2. WHEN OTHER COINS STOP DECLINING, IT IS A GOOD SIGN THAT THE SURGING COIN IS GOING TO STOP CLIMBING AS THE ADDED INFLUX OF PURCHASING HAS SLOWED. (BELOW, RIPPLE SPIKES AND SUDDENLY ETH, XLM, AND LTC. DECLINE SHARPLY. RIPPLE DROPS RIGHT WHEN XLM STARTS CLIMBING AGAIN.)

NOTICE, ETHERIUM DID NOT BUBBLE LIKE RIPPLE AND STELLAR. EVEN WHEN BITCOIN FLUCTUATED OVER THE NEXT FEW WEEKS ETH MAINTAINED A STEADY LINE.

THE RIPPLE AND STELLAR BUBBLE CAUSED BOTH TO DIP LOWER THAN THEIR ORIGINAL VALUE. PATTERNS SHOW PEOPLE GET IN A SELL-OFF FRENZY AFTER A BUBBLE, CAUSING THE PRICE TO DIP BELOW THE “PRE-BUBBLE” PRICE.

(I ALWAYS DO RE-BUY POSITIONS SLIGHTLY BELOW THE “PRE-BUBBLE” PRICE)

5. PRICES DECLINE WHEN… KOREA GOES TO BED.

I HAVE ABOUT A DOZEN OTHER OVERLAY ANALYSIS THAT I WILL POST LATER.

Data Structures

Array, Objects, List, Dictionary

Data structures are built on primitive data structures like STING and BOOL

ARRAY is a way to give you a lot of VARS in one block

var = averageTemp = [];
averageTemp[0] = 79
averageTemp[1] = 82
averageTemp[2] = 68

When you push to an array it puts the value at the end

When you want to add a value to an array at the beginning it has to push all data one place.
This is very inefficient

Stacks and Queues

Stack is a list that you put something on the top and pushes all values down.
This is the fundamental of how program languages order function returns.
Like when you push a tray down in a buffet line, the last one in is the first one out.
“LIFO” – last in first out.
Stack Overflow is when you run too many functions.
Peak is a way to see whats on top without removing it

Queues is a list where everything gets added to the end. Like a line, first in first out. Just like lining up to get to iPhone.
Amazon SQS – simple queuing service = good for messanging

Each element uses 2 pieces of memory.
One piece is the actual value, the 2nd is a pointer that points to the next item in the array.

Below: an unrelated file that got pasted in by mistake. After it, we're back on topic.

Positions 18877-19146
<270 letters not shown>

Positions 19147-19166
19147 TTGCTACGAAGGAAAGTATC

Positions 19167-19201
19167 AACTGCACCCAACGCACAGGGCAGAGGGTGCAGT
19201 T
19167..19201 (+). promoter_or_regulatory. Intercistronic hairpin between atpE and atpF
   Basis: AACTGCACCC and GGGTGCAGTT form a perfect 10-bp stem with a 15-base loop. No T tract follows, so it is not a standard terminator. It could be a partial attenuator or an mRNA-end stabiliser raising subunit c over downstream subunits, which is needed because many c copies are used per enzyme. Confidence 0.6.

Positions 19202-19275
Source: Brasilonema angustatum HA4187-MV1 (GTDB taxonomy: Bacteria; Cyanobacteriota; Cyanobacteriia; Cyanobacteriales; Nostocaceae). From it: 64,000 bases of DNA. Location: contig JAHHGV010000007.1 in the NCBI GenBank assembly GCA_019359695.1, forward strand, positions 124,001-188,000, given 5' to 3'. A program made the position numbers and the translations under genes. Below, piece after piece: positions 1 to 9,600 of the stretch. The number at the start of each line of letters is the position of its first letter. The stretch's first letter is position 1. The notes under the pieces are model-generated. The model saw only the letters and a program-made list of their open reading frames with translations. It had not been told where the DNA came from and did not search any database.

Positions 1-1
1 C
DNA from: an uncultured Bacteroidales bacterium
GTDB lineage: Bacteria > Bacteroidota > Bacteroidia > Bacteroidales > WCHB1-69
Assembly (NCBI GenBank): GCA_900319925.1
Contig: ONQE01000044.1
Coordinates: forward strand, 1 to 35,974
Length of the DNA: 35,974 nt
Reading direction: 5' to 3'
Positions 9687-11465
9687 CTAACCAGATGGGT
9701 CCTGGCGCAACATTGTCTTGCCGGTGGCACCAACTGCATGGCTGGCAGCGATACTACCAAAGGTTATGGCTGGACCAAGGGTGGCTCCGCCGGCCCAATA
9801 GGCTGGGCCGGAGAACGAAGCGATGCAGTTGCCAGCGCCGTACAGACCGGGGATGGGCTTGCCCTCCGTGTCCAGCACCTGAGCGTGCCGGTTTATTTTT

An original array requires that the next value be next to the previous one in an array.

Dictionaries
Key value pairs
Value = Los Angeles

An object is essentially a dictionary

var myPets = {
cat: “Mr. Hyena”,
lizard: “Mr. Big Big”,
goat: “Wolf Who Ate Wall Street”
}

Array for loops are O(n2)

Dictionary allows you to map the “array”
console.log(map.keys());

Trees
When you do a lot of searching
A way of structuring an array so you can split values.
Uses 3 pieces of memory per value
Binary search tree
There are NPM tools to use this type of data structure in Javascript

Graphs
Helps GPS maps find the shortest routes.
Anything using AI utilizes graphs.

Using Handlebars.js

Handlebars.js is a great templating framework that gives you the latitude to create single page applications that are modular and quick to implement. The structure can be a bit confusing so I’ve included my source code from an example project I created.

This example also uses sequelize for MySQL queries. I launched the app using Heroku so you can see it in action as well.

Heroku Live Demo: https://quiet-river-66814.herokuapp.com

Here’s an example of handlebars being used to dynamically generate content.

<div class="row" id="burgersDiv">
<div class="col-lg-4" id="burgerList">
<table>
{{#each burgers}}
{{#unless this.devoured}}
<tr><td>
<div style="margin-right: 10px; font-size: 19px; font-weight: 400; background-color: #FFF; padding:5px 8px;">
{{this.burger_name}}
</div>
</td><td>
<form action="burgers/update/devour/{{this.id}}?_method=PUT" method="POST">
<input type="hidden" name="devoured" value="1" >
<button type="submit" class="btn btn-info btn-xs" id="devourBtn">EAT IT</span></button>